Evaluation of Juvenile Salmon Production in 2009 from the Cedar River and Bear Creek

Category: Wild Salmon Population Monitoring

Published: January 2011

Pages: 94

Author(s): Kelly Kiyohara and Mara Zimmerman

Executive Summary

Evaluations of 2009 juvenile salmon production in the Cedar River were made possible by City of Seattle Public Utilities (SPU), which funded operations of the inclined-plane trap. King Conservation District and King County Department of Natural Resources and Parks (DNRP) provided funding for trapping in Bear Creek, the Cedar River screw trap, and PIT tagging in both systems.

Success of these projects relied on the hard work of a number of dedicated permanent and temporary Washington Department of Fish and Wildlife (WDFW) personnel. The WDFW Hatcheries Program successfully collected adult sockeye broodstock and incubated eggs, releasing over 2.78 million sockeye fry into the Cedar River. Escapement data were collected and estimates developed by individuals from several agencies: Steve Foley, Larry Lowe, Dan Estell, Lacey Jeroue, and Jared Hoffer from WDFW; Mike Leslie and Brian Footen from the Muckleshoot Tribe; Karl Burton from SPU; and Hans Berge, Mistie Hammer, and Jim Lissa from King County DNRP. WDFW scientific technicians Paul Lorenz, Dan Estell, and Richard Warnick worked long hours, usually at night, in order to operate the traps, mark, identify, and count fish. WDFW biologists Mike Ackley and Pete Topping provided valuable experience and logistical support. Project management was provided by Paul Faulds from SPU and Hans Berge from King County.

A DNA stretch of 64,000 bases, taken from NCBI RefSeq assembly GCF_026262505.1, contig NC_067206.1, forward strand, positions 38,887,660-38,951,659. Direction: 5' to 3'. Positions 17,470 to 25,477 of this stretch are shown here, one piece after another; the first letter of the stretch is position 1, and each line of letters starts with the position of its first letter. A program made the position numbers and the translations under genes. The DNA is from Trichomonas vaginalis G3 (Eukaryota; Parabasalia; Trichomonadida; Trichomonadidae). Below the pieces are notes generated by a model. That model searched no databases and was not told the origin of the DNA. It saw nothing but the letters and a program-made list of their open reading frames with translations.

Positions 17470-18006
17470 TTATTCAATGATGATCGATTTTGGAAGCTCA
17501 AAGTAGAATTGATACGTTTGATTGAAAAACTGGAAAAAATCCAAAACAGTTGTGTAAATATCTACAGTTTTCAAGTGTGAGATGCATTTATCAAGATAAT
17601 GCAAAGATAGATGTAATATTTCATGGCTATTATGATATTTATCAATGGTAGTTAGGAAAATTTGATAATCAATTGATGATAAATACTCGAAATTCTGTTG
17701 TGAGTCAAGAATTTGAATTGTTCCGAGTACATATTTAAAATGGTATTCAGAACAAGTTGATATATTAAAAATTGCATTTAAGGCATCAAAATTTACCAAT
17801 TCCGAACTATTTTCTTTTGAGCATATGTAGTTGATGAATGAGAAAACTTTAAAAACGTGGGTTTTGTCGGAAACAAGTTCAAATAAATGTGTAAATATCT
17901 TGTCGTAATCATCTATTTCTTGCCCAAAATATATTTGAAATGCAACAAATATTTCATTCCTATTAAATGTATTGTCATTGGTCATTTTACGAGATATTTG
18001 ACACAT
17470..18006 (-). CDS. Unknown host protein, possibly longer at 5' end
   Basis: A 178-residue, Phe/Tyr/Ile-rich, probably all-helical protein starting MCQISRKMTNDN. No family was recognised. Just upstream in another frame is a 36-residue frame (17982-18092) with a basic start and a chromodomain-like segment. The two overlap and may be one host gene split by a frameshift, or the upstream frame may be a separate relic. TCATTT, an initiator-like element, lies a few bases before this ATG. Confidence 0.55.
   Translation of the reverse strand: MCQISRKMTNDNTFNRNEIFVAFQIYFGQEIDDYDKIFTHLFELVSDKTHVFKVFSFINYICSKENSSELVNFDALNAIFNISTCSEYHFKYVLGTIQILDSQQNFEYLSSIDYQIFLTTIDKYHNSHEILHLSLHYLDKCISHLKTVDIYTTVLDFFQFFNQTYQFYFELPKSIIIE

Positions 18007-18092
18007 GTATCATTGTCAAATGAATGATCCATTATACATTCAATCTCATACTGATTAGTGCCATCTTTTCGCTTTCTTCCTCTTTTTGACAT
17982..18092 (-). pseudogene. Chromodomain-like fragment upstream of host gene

We also appreciate and acknowledge the contributions of the following companies and agencies to these studies:

Cedar River

  • The Boeing Company provided electrical power and a level of security for our inclined-plane trap.
  • The Renton Municipal Airport provided security for the inclined-plane trap and other equipment housed at the airport.
  • The City of Renton Parks Department and the Washington State Department of Transportation provided access and allowed us to attach anchor cables to their property.
  • The United States Geological Survey provided continuous flow monitoring. Seattle Public Utilities communicated flow changes.

Bear Creek

  • Blockbuster Video provided electrical power.
  • The City of Redmond Police Department and Redmond Town Center Security staff provided a measure of security for the crew and trap.
  • King County Water and Land Resource Division provided continuous flow monitoring.